David Benson’s article about his arrest
In the article I wrote about the PR team from Ford Motor Company being arrested in Africa, I erroneously said that there was only one newspaper article about it. I was wrong. You’ll recall that one of the people arrested in the Congo was David Benson – then a reporter for the Daily Express. I believe that he was their motoring correspondent. I’ve found an article by him, written shortly after his release and return to the UK. You can see part of it above.
As you can see, the headline reads ‘At gunpoint they called me a spy’.
Edgy Fabris from Ford, David Benson and a film crew from ATV hired a small plane in Africa to meet up with Eric Jackson and Ken Chambers to take some footage. This they did – the car stopped for about half an hour and the drivers were interviewed. What happened to that footage? Well, David Benson and the rest of the crew were almost immediately arrested by Congolese troops. They were detained for five days and the film was destroyed. David says in the article that all the film they had taken was exposed or destroyed. He also says about the arrest:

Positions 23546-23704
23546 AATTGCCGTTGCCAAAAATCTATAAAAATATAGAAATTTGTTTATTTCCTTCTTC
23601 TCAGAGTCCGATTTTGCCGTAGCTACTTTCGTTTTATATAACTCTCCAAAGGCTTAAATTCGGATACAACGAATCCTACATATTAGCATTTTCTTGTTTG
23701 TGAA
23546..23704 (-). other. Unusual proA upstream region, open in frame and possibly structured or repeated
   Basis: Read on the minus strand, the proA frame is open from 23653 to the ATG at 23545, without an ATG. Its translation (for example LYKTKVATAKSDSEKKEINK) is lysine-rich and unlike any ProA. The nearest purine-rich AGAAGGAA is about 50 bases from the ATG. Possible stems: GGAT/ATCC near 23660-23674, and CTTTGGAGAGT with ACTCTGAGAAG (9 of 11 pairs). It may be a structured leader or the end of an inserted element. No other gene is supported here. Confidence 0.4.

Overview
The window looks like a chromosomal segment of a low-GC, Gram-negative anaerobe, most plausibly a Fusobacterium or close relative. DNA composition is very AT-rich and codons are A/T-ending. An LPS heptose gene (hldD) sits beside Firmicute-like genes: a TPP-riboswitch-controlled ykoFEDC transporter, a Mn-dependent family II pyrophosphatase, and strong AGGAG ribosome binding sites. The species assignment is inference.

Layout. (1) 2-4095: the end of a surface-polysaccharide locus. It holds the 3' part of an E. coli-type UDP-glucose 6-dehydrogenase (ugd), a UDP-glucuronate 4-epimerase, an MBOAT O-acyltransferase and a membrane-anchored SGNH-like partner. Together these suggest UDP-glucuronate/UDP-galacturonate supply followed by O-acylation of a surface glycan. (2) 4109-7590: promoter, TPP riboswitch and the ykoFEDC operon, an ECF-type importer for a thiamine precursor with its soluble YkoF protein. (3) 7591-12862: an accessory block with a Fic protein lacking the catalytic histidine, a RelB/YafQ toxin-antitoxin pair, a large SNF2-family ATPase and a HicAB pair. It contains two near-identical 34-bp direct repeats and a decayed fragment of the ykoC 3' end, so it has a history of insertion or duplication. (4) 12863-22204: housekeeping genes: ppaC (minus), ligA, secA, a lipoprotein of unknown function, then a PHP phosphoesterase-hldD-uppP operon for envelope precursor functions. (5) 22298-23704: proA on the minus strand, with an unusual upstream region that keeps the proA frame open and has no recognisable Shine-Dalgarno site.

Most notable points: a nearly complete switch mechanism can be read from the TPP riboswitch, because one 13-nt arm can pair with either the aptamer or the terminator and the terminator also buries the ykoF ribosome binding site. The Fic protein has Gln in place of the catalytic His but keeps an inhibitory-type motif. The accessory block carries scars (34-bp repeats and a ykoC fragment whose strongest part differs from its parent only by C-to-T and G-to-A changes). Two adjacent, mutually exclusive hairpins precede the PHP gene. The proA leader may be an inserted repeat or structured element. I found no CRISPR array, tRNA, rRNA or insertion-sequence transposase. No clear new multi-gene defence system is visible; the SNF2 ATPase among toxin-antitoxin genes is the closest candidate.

The paratrooper thought we should be shot immediately as spies. That to us seemed to be the most perilous moment, but there was worse to come.
What was that? David didn’t go into details but what he did say was:
In Kisangani we met our most formidable opponent – a Cuban-trained interrogator. His name I never knew, his methods I will never forget.
He then talks about Alf Hicks, one of the ATV staff:
Alf told me “When we got off the plane I heard the guards cock their rifles.”
He then goes on to relate how they were released and had to sign official release documents. They thankfully returned to their plane (which wasn’t without incident – see Petrol in My Blood) and after 45 minutes in the air, the pilot, who had also been one of the people arrested, told his passengers that there was a malfunction in the engine due to the plane being stood for five days. He said:
If it were anywhere else in the world I would turn back. What do we do?
The passengers agreed to go on. The pilot said:
If the engines fail we have no hope of being found in the jungle so if we run into trouble I will dive straight into the ground Might as well finish it off straight away.
David Benson says that they had a better chance in a sick plane than going back to the Congo – through which Eric Jackson and Ken Chambers were currently driving…